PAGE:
David J Castello on his IR Approved “The Diary Of An Immortal (1945-1959)”

The Diary Of An Immortal (1945-1959) received a 4+ star review, making it an IndieReader Approved title.

Following find an interview with author David J Castello.

What is the name of the book and when was it published?
The Diary Of An Immortal (1945-1959). It was published on December 1, 2016.

What’s the book’s first line?
Death. I was so sick and tired of death.

What’s the book about? Give us the “pitch”.
During the liberation of the Dachau concentration camp in April 1945, a US Army medic discovers a Nazi immortality formula designed for Adolf Hitler. Inundated by death and destruction, he begins consuming the formula and gradually experiences the emotional and physical effects of immortality. He traces its origin to a monastery in China where he learns some of mankind’s oldest secrets and encounters an ancient race of immortals planning world domination.

What inspired you to write the book? A particular person? An event?
The beginning came to me in a dream so bizarre that I bolted out of bed in the middle of the night and wrote it down. When I awoke in the morning, I couldn’t recall many of the details I’d written, but I remembered the liberation of Dachau as vividly as if I’d been there. I could still smell the decay of death and the cordite from the gunshots.

What’s the main reason someone should really read this book?
Life extension has become more popular then ever. In 2015, Google Ventures actively began funding the search to delay aging and extend life. My novel, while fantastic in many parts, is historically accurate and deals with immortality from a very emotional and personal perspective.

What’s the most distinctive thing about the main character?  Who-real or fictional-would you say the character reminds you of?
The most distinctive quality about Steven Ronson is that he does not seek immortality for glory, power or materialistic gain. Nor was it forced upon him. He’s the last surviving member of his military unit in WWll and the formula is his revenge against death. His character reminds me of a mixture of Robert Neville in Richard Matheson’s novel I Am Legend and Rod Taylor in the film adaptation of H.G. Wells’ novel, The Time Machine (1960).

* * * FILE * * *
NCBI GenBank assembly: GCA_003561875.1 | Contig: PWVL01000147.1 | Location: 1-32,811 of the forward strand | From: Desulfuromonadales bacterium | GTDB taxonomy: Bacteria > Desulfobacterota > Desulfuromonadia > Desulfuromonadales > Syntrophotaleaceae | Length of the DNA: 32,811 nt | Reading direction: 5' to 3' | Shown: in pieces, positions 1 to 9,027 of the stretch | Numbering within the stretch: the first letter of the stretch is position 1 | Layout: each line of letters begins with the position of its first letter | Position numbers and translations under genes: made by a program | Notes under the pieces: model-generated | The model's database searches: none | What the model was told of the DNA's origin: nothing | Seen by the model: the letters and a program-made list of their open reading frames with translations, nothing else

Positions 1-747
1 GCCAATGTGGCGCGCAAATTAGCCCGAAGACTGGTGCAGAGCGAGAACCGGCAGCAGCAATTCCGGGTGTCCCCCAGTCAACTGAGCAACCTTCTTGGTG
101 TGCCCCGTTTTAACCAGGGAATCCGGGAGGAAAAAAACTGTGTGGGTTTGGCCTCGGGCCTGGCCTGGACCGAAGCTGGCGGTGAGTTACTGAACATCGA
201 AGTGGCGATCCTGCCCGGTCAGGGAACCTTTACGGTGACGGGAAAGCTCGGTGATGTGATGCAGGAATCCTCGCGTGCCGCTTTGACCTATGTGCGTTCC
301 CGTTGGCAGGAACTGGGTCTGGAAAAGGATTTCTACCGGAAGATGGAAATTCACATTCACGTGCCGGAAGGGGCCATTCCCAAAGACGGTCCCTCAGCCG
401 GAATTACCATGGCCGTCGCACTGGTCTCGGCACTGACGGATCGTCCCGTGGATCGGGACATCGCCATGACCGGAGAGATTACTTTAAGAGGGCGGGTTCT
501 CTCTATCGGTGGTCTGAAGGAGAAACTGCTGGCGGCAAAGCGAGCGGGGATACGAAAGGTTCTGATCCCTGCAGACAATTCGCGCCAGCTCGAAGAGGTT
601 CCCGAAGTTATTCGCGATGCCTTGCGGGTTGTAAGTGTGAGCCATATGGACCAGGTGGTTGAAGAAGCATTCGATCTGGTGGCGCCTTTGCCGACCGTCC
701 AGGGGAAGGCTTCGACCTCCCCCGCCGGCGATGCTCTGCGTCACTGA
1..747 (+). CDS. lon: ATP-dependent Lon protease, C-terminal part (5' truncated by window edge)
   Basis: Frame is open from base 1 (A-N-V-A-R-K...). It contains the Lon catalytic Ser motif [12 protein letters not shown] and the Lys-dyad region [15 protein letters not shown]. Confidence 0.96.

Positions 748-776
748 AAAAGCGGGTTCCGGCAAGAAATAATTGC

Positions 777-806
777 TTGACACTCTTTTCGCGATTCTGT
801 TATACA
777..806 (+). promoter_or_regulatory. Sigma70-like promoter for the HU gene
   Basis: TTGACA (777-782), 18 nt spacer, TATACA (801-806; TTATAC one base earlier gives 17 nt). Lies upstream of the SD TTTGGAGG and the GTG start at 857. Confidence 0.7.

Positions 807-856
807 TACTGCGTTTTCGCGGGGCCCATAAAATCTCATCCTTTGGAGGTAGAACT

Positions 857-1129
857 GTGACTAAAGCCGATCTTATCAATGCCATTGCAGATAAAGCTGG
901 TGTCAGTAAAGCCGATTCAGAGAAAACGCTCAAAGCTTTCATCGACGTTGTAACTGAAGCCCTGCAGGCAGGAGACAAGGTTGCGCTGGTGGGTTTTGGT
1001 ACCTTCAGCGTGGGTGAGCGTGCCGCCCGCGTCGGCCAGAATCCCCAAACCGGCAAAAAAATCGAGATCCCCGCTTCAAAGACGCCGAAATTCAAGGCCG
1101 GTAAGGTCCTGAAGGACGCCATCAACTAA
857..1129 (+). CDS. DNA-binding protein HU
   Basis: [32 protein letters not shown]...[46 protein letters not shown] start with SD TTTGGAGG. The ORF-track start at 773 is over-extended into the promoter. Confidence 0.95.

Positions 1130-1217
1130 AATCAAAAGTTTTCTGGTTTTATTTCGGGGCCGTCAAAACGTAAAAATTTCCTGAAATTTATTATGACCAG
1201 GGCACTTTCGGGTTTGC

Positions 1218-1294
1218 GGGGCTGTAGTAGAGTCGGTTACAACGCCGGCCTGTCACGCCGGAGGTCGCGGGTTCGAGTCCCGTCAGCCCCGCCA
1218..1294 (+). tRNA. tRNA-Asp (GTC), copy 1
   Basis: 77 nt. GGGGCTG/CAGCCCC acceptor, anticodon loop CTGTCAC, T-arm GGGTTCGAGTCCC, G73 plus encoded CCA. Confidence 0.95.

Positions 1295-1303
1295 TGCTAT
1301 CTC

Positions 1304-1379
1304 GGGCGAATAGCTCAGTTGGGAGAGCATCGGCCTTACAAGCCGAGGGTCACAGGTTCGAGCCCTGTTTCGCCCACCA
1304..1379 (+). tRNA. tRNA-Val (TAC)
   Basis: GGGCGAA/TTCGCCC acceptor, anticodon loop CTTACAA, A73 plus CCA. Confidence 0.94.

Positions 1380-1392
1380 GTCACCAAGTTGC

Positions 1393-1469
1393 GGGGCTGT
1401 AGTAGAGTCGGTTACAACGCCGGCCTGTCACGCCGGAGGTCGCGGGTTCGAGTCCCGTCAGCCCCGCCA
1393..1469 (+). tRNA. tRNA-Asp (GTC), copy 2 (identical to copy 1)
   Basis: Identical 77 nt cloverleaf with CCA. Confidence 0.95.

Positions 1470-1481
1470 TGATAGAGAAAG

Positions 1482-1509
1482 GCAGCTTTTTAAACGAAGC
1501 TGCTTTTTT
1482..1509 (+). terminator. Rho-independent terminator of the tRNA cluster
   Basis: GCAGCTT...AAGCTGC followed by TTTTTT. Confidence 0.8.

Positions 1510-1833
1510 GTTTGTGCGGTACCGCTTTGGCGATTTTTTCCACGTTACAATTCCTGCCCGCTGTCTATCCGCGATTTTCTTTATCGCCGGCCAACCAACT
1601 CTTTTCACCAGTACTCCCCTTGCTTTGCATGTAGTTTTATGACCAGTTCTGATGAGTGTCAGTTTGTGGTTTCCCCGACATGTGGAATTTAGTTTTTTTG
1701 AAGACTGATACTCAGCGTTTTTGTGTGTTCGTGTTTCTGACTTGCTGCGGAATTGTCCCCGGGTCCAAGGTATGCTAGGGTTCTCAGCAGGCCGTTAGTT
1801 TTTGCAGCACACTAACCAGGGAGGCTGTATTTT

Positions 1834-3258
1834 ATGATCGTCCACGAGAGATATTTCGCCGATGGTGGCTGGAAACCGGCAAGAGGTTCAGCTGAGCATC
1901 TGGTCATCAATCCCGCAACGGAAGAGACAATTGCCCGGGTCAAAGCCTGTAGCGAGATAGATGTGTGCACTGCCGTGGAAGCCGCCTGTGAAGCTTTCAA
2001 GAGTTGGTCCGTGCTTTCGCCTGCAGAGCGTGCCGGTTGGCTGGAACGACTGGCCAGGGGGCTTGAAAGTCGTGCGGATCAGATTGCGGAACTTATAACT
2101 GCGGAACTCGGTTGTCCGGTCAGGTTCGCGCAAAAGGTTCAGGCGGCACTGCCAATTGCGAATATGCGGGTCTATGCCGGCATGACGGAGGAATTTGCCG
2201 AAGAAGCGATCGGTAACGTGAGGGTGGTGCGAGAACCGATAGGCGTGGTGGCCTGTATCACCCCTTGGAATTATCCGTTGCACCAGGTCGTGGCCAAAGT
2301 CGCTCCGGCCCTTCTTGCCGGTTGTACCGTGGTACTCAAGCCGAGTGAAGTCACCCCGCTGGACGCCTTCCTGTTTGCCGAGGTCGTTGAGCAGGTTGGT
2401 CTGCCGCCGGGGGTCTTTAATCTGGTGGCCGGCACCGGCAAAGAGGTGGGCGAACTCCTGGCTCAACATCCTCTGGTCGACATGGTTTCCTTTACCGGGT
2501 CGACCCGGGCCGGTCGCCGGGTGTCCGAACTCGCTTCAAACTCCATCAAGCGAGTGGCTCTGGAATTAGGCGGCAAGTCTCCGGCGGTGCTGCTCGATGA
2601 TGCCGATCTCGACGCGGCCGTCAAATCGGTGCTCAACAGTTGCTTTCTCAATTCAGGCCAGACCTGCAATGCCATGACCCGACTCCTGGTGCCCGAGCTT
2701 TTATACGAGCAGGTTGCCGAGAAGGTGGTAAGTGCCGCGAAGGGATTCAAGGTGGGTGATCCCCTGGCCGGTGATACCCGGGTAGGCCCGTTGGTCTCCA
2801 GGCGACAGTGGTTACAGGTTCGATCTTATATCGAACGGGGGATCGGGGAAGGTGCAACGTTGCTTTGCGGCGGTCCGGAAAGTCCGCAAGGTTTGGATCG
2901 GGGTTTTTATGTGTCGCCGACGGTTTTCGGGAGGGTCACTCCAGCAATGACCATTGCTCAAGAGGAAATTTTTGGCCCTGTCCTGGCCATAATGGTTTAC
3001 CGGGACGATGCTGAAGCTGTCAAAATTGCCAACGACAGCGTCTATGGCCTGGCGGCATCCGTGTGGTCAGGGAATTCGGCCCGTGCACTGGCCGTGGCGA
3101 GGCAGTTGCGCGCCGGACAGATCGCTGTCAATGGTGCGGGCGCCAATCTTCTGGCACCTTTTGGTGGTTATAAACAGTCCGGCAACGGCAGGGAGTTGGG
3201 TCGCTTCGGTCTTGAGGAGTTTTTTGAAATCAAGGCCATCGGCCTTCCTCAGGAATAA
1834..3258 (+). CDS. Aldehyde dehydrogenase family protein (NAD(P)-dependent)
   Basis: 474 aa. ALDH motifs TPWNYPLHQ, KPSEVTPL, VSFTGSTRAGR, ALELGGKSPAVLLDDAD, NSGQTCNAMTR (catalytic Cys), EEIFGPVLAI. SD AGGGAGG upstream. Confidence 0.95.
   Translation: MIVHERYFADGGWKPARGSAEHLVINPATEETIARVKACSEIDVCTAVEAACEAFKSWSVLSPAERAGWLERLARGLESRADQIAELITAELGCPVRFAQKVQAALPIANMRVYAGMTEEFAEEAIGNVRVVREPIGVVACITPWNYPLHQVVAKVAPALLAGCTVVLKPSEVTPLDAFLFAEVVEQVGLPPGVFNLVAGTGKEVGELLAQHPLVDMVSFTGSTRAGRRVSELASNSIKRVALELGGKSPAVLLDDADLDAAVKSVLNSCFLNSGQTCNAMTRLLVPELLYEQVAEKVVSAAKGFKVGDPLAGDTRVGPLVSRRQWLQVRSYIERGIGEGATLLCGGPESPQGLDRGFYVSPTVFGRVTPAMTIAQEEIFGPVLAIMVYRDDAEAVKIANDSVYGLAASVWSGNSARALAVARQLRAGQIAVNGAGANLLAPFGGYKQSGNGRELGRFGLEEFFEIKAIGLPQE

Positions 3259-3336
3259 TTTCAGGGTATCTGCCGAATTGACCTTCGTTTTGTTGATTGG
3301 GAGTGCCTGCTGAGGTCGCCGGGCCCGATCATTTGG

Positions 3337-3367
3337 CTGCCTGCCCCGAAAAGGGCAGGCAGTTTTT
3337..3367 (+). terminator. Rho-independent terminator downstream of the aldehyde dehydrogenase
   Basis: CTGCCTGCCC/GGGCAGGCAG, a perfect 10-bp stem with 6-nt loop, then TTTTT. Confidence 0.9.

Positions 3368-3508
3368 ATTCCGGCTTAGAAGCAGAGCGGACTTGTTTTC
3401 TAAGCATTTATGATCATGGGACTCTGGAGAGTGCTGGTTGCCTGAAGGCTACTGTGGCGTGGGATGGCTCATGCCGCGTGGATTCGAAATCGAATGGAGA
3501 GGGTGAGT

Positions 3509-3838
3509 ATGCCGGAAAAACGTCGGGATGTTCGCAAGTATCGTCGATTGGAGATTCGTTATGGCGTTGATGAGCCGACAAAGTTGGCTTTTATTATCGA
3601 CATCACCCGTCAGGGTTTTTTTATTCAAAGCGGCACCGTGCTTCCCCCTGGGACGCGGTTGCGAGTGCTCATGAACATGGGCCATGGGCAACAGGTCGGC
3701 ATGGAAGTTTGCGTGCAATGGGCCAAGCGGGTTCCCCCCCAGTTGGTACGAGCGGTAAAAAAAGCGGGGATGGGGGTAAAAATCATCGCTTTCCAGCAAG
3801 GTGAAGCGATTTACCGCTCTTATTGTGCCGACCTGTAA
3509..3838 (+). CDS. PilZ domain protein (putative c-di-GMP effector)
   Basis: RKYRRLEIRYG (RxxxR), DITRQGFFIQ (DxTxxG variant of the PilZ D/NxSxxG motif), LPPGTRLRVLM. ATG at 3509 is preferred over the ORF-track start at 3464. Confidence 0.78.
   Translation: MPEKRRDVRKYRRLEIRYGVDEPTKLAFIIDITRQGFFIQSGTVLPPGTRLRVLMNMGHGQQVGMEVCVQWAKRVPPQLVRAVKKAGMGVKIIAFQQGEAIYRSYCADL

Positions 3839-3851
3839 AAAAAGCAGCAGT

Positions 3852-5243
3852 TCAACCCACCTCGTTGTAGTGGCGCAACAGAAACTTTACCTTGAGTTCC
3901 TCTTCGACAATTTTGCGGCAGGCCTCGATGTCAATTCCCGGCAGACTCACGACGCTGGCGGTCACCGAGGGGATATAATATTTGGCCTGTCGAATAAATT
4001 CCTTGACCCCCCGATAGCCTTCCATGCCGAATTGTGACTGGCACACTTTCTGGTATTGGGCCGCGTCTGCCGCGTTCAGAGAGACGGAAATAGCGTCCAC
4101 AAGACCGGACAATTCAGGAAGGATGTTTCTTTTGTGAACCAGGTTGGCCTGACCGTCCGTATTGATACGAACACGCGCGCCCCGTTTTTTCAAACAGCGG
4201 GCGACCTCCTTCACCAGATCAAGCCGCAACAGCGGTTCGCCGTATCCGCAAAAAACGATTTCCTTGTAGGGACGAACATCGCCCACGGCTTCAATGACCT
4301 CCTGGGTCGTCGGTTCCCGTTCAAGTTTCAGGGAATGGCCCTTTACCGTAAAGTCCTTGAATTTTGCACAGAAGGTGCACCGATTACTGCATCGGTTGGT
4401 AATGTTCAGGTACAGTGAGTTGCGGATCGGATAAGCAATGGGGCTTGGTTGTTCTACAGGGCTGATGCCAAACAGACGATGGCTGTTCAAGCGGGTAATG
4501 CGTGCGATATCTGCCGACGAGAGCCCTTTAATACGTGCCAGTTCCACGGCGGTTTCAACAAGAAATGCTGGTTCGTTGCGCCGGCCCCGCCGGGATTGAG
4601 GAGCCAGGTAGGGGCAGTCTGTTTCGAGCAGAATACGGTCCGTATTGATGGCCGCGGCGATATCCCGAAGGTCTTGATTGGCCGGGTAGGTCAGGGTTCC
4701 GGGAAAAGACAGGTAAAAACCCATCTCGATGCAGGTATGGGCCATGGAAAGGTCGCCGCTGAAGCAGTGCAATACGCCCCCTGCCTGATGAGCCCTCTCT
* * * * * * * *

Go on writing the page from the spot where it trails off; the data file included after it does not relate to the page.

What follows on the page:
If they made your book into a movie, who would you like to see play the main character(s)?
Penn Badgley would make an interesting Steven Ronson. Zac Effron could also fit the bill, but I don’t know if he has the range. Perhaps it’s the roles he’s been given.

When did you first decide to become an author?
I always knew I’d be an author.

Is this the first book you’ve written?
Yes, The Diary Of An Immortal (1945-1959) is my debut novel, but I’ve been writing stories and articles my entire life. On December 7th, 2016 the Daily Beast featured my story The Man Who Tried To Stop Pearl Harbor to commemorate the 75th anniversary of the attack.

What do you do for work when you’re not writing?
My brother and I own and develop some well known domain names into web sites.

How much time do you generally spend on your writing?
Be it an article or a novel, when I commit myself to writing I plunge in headfirst and everything else takes a backseat. I like to start writing shortly before noon and will continue non-stop as long as I feel the passion in my words.

What’s the best and the hardest part of being an indie?
The best part is the artistic freedom. For example, the front cover of The Diary Of An Immortal (1945-1959) is the ancient medical school atop Chakpori Hill in Lhasa, Tibet in 1900 and it has rarely been published. The back cover is Chakpori Hill today. Chakpori Hill plays a significant role in my novel and the contrast between the front and back cover is exactly the way I visualized it in my head. Would it look that way if it wasn’t an indie release? Not sure, but a friend of mine signed a deal with an established publisher and was upset when her cover art idea was completely rejected. The hardest part is continuously being told how difficult it is for indies to break into book stores, book clubs and libraries.

Would you go traditional if a publisher came calling?  If so, why? 
Yes. The big ones have relationships they’ve taken years to cultivate and those relationships can open doors.

Is there something in particular that motivates you?
I write in the hope that a hundred years from now someone will read something I’ve written and feel inspired by it.

Which writer, living or dead, do you most admire?
It’s a toss up between William Manchester and Stephen King.

Which book do you wish you could have written?
The Rise and Fall of the Third Reich, William L. Shirer.

 

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